While implementing the strategic plan is the goal, Lowry knows it cannot distract from other core tasks.
“NAA still has many other things to accomplish,” Lowry says. “The three-legged stool of education, legislation and advocacy has to be focused on at the same time we are implementing a new strategic plan.”
In this mid-term national election year, Lowry knows that the legislative leg of that stool cannot be ignored.
Heading the legislative agenda are tax reform, issues with rent control and the proliferation of local and state government intrusion into the apartment industry, Lowry says. “We must keep our eye on that,” he says.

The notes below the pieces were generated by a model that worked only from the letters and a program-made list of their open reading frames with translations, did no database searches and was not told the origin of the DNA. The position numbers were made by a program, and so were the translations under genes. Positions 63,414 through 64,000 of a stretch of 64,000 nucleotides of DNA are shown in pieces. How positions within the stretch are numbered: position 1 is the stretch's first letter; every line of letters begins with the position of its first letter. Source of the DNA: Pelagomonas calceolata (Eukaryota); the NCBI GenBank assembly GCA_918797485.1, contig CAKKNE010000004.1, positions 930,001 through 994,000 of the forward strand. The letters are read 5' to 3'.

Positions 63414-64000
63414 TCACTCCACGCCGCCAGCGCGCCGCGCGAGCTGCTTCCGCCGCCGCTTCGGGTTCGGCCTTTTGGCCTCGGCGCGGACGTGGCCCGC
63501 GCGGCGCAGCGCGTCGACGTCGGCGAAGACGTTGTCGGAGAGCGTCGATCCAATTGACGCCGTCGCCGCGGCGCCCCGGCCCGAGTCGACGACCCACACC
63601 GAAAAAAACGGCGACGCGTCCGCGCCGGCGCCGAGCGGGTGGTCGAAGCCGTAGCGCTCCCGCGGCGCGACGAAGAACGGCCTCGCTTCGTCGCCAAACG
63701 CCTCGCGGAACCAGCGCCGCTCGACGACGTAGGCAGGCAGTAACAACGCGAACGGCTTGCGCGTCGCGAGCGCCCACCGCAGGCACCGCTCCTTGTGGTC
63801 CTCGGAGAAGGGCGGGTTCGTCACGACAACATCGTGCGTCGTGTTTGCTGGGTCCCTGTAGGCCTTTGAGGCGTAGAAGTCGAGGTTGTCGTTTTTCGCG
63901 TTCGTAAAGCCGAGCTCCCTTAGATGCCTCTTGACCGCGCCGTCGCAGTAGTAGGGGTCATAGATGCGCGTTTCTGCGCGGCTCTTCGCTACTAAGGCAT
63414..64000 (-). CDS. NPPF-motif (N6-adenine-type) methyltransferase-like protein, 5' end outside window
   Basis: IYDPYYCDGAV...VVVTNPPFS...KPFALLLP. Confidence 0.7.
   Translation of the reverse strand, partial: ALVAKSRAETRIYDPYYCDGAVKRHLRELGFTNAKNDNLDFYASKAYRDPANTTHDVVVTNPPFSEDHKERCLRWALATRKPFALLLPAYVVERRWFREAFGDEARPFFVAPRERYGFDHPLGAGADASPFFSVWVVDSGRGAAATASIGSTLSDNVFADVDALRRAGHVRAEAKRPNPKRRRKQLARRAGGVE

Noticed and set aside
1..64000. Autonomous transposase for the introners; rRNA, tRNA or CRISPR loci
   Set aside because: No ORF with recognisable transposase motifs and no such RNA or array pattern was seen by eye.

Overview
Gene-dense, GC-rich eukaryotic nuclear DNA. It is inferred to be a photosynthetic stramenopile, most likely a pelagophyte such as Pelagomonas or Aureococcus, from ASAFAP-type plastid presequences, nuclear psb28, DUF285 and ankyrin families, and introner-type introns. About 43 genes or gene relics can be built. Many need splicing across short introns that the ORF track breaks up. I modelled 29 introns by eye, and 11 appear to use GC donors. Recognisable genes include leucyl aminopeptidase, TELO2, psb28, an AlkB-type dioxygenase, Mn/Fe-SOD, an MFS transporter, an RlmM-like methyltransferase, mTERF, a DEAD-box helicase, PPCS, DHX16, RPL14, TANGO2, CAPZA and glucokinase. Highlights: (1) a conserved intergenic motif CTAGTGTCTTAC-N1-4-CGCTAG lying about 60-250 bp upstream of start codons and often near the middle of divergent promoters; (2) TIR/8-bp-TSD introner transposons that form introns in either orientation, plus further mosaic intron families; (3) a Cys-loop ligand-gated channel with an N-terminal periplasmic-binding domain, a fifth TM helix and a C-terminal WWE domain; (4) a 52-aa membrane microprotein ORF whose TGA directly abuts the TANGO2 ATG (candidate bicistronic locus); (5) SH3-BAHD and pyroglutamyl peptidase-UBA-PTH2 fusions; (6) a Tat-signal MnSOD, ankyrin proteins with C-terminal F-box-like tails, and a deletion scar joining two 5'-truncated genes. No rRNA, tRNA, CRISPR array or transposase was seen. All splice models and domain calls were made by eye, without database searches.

With his NAAEI background, and a “day job” as the head of operations, Lowry also has an acute knowledge of the labor shortage facing the industry.
“We must continue to make people aware of the career opportunities in our industry as well as educating those who work in it through NAAEI’s programs,” he says.
With oversight for the roll out of the strategic plan, NAA’s other core responsibilities and the operations at Madera Residential, Lowry will remain busy in 2018. And Graf, who became good friends with Lowry the first time they met several years ago while serving on TAA’s Executive Committee, is confident in his colleague’s abilities.
“Our relationship goes beyond business,” Graf says. “We counseled each other through some very difficult times. I am very proud of him. I know he will do a great job.”
Les Shaver, Senior Manager of Content for NAA